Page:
A refreshing change of pace from the shock-baiting Azealias of the rap game, Tink is a certifiable double threat—triple if you count her precocious songwriting skills. There’s Tink the rapper, a no-flinch drillstress who spits clever bars such as “money make the world go round / so I can’t fuck with squares” before nimbly flipping to Tink the singer, a classically-trained, smooth R&B confessor.
Since stunning listeners with her first mixtape Winter’s Diary last spring, Tink has been dubbed one of Chicago’s most promising newcomers, buzz that has her poised for a major breakthrough in the hip-hop world. At only 18, she just released Boss Up, her fourth mixtape in over a year, in addition to cutting-edge collaborations with the likes of Future Brown and How to Dress Well.
It’s a Monday afternoon and Tink, born Trinity Home, is back home in Chicago nursing a cold caught while performing at Western Illinois University’s homecoming over the weekend. “I got my tea and my soup,” she laughs. “Tryna recover and get my voice together.” Two days prior, she was on stage at Output nightclub in Brooklyn—her first Fade to Mind showcase of the year, and one of the several times she’s been flown out to perform New York’s coolest parties. A hectic schedule for sure, but if the last year has proven anything, it’s that Tink stays well on her grind. BULLETT got the boss lady on the phone, where she opened up about falling in love, Chi-town struggles and what’s in store for the future.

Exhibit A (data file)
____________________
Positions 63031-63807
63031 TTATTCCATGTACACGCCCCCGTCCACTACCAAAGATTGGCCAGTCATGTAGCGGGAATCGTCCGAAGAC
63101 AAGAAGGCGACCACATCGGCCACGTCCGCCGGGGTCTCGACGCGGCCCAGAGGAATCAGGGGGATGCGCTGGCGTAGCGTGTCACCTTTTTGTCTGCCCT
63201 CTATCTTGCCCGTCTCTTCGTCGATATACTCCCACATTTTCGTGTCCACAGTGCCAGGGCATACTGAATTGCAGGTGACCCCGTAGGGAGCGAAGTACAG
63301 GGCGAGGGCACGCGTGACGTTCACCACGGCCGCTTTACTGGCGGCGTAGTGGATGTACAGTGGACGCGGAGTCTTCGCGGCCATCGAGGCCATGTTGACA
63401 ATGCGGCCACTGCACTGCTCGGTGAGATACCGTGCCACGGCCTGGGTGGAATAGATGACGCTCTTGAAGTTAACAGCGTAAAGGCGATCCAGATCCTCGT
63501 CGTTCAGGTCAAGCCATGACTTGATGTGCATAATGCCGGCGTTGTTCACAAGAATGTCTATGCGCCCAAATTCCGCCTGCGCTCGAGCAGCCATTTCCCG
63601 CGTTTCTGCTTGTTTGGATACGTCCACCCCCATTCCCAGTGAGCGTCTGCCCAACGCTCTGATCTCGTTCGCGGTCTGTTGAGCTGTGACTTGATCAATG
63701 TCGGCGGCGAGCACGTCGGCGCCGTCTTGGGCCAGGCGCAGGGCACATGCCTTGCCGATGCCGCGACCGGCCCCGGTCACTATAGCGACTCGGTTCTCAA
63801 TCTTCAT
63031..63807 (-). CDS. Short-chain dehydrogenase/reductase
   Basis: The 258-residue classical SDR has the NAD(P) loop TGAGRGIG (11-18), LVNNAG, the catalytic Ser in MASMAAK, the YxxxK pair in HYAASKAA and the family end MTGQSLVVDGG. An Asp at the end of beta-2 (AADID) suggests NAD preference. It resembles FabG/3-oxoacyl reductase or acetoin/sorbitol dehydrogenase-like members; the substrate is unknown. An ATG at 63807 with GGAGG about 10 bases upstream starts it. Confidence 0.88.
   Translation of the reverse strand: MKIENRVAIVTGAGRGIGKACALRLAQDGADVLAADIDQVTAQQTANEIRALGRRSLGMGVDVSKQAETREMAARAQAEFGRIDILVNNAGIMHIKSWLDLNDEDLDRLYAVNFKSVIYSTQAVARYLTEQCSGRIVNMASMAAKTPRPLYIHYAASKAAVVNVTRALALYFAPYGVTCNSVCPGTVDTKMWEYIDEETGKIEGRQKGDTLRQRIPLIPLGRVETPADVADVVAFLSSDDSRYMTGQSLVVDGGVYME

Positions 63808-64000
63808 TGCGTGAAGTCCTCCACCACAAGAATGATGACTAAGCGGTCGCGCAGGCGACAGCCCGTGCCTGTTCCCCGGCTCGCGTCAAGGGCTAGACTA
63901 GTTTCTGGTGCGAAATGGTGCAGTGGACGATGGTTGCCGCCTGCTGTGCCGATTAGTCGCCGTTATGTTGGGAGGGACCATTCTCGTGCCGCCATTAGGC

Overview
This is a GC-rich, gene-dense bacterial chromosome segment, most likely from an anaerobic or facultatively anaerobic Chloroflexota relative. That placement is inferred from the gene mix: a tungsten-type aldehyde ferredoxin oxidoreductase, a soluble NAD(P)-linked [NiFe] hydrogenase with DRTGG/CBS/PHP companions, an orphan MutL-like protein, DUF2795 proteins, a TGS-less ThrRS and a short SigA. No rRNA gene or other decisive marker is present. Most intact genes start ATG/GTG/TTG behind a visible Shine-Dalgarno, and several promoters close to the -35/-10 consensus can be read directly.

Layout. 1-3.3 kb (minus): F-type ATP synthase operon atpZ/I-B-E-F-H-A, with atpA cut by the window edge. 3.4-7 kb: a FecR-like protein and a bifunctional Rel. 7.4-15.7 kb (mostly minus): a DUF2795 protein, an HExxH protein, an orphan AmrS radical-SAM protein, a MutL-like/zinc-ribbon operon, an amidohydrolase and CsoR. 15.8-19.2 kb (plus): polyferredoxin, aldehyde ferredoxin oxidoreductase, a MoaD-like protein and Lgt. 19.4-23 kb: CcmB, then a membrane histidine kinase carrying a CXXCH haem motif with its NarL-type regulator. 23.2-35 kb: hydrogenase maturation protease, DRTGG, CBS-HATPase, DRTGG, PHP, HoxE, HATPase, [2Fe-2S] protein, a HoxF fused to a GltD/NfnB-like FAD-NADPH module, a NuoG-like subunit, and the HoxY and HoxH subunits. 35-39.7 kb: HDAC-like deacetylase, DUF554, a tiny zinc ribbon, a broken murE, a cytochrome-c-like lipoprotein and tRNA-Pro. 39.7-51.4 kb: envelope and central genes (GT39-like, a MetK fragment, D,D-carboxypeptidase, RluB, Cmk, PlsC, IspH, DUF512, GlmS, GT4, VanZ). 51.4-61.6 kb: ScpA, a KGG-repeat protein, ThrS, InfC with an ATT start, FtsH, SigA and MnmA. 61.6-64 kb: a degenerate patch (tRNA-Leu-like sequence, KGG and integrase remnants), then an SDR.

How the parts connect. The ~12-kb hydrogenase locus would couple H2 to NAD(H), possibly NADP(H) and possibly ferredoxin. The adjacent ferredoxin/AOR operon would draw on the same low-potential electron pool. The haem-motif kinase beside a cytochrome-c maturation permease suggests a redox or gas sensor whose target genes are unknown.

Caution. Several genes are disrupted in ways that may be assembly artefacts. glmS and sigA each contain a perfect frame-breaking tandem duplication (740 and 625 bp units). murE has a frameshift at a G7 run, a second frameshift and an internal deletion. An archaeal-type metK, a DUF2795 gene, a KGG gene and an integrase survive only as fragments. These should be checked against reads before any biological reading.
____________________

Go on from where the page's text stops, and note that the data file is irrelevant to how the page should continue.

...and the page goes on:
Where were you at this point last year?
I was probably at home, still uploading my music to Youtube. It was different than this year, I’ll tell you that. I was still up-and-coming in my city and not too many people knew about me. Now it’s very different. Work has definitely picked up since last year. Everything is moving so quickly.
What has made people champion you early on in your career?
If you listen to my music you’ll understand that I’m not young the way that I think. I’m actually talking about real things. My topics are older than I am, so I think that’s what attracts more [listeners]. I grew up with an older brother and have seen hard things.
Your music has such a stark duality, sometimes it’s hard to believe it’s coming from the same girl. You’re definitely a double threat. Probably a triple threat. Do you dance?
I do dance, actually. I used to dance in a dance group when I was younger. Not too many people know, though. If you ever come to one of my shows you’ll see a tad bit of dancing.
Can you twerk?
Yes of course I can twerk. I’m from Chicago!